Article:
How Travel almost bankrupted Vin Scully

How Travel almost bankrupted Vin Scully

Baseball legend among legends, Vin Scully, passed away earlier this week at the age of 94. Like millions of other Angelenos and appreciative fans around the world, I am very grateful to have enjoyed his magnificent voice for so many years. And there’s also the travel angle: It nearly bankrupted him early in his career.

Remembering Vin Scully, baseball legend and personal hero

Ask any LA Dodgers fan about Vin Scully and they’ll tell you their story. Everyone has their own story. Mine is not so different from many others. My grandfather, a huge Dodgers fan (as long as they won), introduced me to him from a young age. Before every televised game, we would listen to Vin Scully on his big stereo radio in his den and just listen.

Even from an early age, I recognized his captivating voice and remarkable eloquence.

My grandfather would take me and my brother to Dodgers games and he, like many other fans, would bring the radio and we would eat peanuts and listen to Vin while watching the game. His voice was synonymous with summer and the innocence of youth and the bonds that unite us.

Vin Scully brought together a diverse city. It always struck me when I went to Dodgers games that the fans were as diverse as the city. There was no black and brown and white…just blue: Dodgers fans rallying to support their team. Scully’s vision brought communities together and fostered a fuller union by modeling favors, kindnesses, and subtle but powerful celebrations of progress.

Like when Hank Aaron broke Babe Ruth’s home run record in 1974:

“What a wonderful moment for baseball. What a wonderful moment for Atlanta and the state of Georgia. What a wonderful moment for the country and the world. A black man in the deep south gets a standing ovation for breaking the all-time baseball idol record.

As I got older, I grew to appreciate his golden voice and his remarkable ability to make almost anything interesting. My teenage years were marked by an avid following of the Los Angeles Dodgers. I got home from school, turned on the VCR and played my VHS tape of Game 1 of the 1988 World Series over and over again. Scully’s call on Gibson’s game-winning home run in the ninth inning continues to give me goosebumps.

“High fly ball to deep right field. She’s gone!”

And then a pause. A long pause. A perfect break. So we could all pick it up, and even from my living room 25 years after the fact, I could feel the pulse of Dodger Stadium.

And then this:

“In what has been such an incredible year, the impossible has happened.”

Yes indeed.

Something I shared with Vin

Unfortunately, I never got the chance to meet him. I always dreamed of it… but time, like a constant stream, carries all its sons. Scully was born in 1927 and began broadcasting in 1950, still only 22 years old. The infant stage of this blog, which was then published as a podcast, also started at 22 for me, and I sincerely hope to keep it going as long as Scully. Scully was a natural from the start… I look forward to learning from him and others and getting better at my role as a communicator. But he took his chosen calling as a high calling, just like I do every time I publish a story under my name.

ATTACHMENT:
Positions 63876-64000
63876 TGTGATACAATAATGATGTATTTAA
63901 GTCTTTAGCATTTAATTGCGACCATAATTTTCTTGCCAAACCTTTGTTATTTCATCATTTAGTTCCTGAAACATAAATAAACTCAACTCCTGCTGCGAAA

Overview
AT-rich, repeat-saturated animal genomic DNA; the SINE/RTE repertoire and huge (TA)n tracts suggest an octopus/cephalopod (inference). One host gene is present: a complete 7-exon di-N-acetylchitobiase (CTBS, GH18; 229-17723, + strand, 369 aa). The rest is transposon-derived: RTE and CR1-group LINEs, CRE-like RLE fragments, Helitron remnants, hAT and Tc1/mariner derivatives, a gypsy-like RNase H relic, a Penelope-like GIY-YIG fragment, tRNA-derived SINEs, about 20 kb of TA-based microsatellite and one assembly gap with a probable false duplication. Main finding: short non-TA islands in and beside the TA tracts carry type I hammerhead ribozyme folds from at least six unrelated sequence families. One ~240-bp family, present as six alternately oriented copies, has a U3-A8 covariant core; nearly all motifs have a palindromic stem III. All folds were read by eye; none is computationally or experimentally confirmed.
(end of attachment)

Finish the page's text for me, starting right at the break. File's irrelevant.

Vin Scully and the Travels

Oh yeah, and the travel angle. His father was a traveling salesman. He died when Scully was only four years old. My other grandfather died when my father was seven years old. He also grew up without a father and I am so thankful that my father has seen me grow up and is still with us.

I wonder what would have happened if Scully’s father had lived? What if instead of spending the evening on the radio, Scully spent time with his dad? What if he became a traveling salesman instead of a sportscaster? I’m sure he would have been very successful, but the world might never have heard his voice.

Scully was a man after my own heart, preferring only his work (call games) to the mundane paperwork that sometimes accompanies it. Early in his career, he nearly went broke because he repeatedly failed to fill out expense reports. Reminds me of someone…*cough*.

Vin went out at the top of his game, which few are lucky enough to do. You never want to retire too early, but you also don’t want to stay too long and somehow lose out on the bench (like dear ex-Lakers Chuck Hearn, who is another hero of mine, but probably stayed on board a few seasons too long) .

In his later years, Win stopped traveling with the team, first traveling only to the western states and eventually only to California. He also reduced the number of rounds he did over the radio…the simulations are much more difficult because the dead air on the radio is tighter (not that the dead air was a problem for Vin, but it took a lot more effort).

It’s a reminder that we too will slow down and that we should enjoy the opportunity to travel now.


I am very grateful to Vin Scully and his influence on my life. Indeed, he has impacted millions, uniting Los Angeles and elevating our discourse with his life’s work. In losing Him, we have lost a great treasure.

top image: LA Dodgers

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